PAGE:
Friday, January 23, 2015

The "S" Word

When our family moved to NJ from New England we were amused by the fear that the people in our new area had when it came to snow.  At the slightest chance of the "S" word, as we called it, it became major news.  New Jersey is currently being slammed by a blizzard tonight, so my thoughts turn to the big storms in my youth. In February of 1966 we had a big one, perhaps the biggest storm I have ever experienced. We school children were delighted at its timing; school was closed for a solid week, and then we had February vacation so we had two weeks off. In Massachusetts where I grew up, we had two winter vacations. One always occurred in February (to save a week of heating the schools) and one was in April when we could actually enjoy some nice weather.

But that year, it snowed. And snowed. Somewhere there is a photograph of my Dad standing in the driveway, having shoveled about a third of the way down towards the street. The wall of snow to be removed was deeper than he was tall, and my Dad was 6'1" tall. I remember we were unable to open the front door against all that snow, and had to go out a window to get out of the house.

That was the best year for snow forts! My sisters and I, along with our neighbors, were able to build a truly amazing snow fort that year, complete with tunnels for entry and tall walls to hide behind. It was magical. My Mom warned us, however, to stay out of the street if we heard the snowplow. It was rumored that a small child that year had been killed when a plow threw snow on him and he was unable to dig himself out.

Next door, our neighbors piled up enough snow to make a hill for sledding. And like every winter, we tried flooding our backyard to make a skating pond. Because of the incessant wind, however, we rarely had a nice smooth sheet of ice, so that never really worked well. That year the snow was too deep to try to make a place to skate, but it didn't stop us from trying!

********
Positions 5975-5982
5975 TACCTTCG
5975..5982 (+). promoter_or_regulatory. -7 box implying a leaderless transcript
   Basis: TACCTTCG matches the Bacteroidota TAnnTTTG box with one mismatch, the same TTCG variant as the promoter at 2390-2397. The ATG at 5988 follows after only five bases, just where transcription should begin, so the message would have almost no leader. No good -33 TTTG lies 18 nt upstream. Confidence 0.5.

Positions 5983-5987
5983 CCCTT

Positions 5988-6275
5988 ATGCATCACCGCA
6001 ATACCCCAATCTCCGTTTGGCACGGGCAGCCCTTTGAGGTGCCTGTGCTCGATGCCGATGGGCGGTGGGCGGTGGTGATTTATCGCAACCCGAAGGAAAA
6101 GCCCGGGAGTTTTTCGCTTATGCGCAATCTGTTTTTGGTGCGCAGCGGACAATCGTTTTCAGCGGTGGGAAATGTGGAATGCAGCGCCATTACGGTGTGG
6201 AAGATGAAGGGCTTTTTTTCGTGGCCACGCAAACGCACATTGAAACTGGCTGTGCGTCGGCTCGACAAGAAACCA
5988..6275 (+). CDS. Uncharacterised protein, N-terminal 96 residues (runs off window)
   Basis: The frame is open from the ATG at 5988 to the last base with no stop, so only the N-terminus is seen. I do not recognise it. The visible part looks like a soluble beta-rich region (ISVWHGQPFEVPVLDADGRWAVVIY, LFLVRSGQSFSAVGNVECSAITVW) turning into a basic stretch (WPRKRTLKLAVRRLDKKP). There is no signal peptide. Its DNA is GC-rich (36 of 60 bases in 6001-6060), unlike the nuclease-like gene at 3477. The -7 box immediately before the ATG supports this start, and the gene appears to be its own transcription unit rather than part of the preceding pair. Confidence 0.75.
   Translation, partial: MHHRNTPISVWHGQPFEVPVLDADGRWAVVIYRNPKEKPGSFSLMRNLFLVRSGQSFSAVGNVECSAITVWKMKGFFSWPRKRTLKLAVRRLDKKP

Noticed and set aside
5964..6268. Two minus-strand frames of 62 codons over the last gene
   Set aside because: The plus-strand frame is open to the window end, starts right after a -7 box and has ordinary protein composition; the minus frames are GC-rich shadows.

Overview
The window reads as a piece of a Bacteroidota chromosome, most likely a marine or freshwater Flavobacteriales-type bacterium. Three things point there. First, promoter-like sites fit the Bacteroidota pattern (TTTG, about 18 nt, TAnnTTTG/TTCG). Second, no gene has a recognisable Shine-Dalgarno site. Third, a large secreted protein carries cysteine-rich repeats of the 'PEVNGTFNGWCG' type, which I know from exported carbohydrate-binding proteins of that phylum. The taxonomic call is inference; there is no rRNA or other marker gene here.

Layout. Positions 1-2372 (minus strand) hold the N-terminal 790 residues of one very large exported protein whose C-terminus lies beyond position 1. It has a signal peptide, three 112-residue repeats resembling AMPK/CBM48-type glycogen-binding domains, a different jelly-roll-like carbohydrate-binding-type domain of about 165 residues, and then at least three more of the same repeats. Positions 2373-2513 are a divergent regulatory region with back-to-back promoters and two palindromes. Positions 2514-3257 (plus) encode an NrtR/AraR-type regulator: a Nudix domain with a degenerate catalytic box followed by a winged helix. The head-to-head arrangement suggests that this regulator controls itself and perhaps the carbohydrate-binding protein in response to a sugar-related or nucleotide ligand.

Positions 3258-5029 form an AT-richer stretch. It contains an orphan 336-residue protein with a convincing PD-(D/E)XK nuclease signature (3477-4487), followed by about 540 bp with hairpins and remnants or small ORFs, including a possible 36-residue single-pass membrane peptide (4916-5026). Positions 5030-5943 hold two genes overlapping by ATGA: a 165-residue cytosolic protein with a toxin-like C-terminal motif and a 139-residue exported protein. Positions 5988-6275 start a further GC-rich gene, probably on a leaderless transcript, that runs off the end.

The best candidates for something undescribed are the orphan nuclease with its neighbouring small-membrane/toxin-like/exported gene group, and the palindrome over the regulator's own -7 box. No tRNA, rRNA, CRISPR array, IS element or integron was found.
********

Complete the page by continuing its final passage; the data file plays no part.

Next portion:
In town was a river that would draw all of us like a magnet with our ice skates. It was a rare winter when a child or two wasn't drowned in that river, as the river was a fast moving one. We were warned never to go there without a parent.  But in 1966 Dad brought us to skate there, as it was cold enough for the ice to hold us. The fathers had shoveled off the ice and had made it as smooth as glass. What fun we had that day! It was a memory I will never forget.

Twelve years later, my first child, Kristen was three months old and New England was again socked with a killer snowstorm. We spent days in front of the TV, watching special news coverage on the storm until we couldn't take it any more. My parents a half hour away lost power for three days, but fortunately we never did in our town.  The roads, however, were impassible, so a State of Emergency was declared. People were stranded on highways for days in their cars until help finally came. Being the true Yankee that my parents had taught me to be, I had stocked up and had plenty of food in the pantry so we suffered little. I was breastfeeding my baby and we had plenty of cloth diapers, so staying in wasn't really a hardship. Apart from my husband losing a week's pay for lost work, we managed just fine. The Blizzard of 1978 was called "the Storm of the Century."

So tomorrow, when New Jersey is digging itself out from under their first major snowstorm of the season, I'll think of those days and smile. It's going to be 75 degrees here, and I don't miss that snow one bit.

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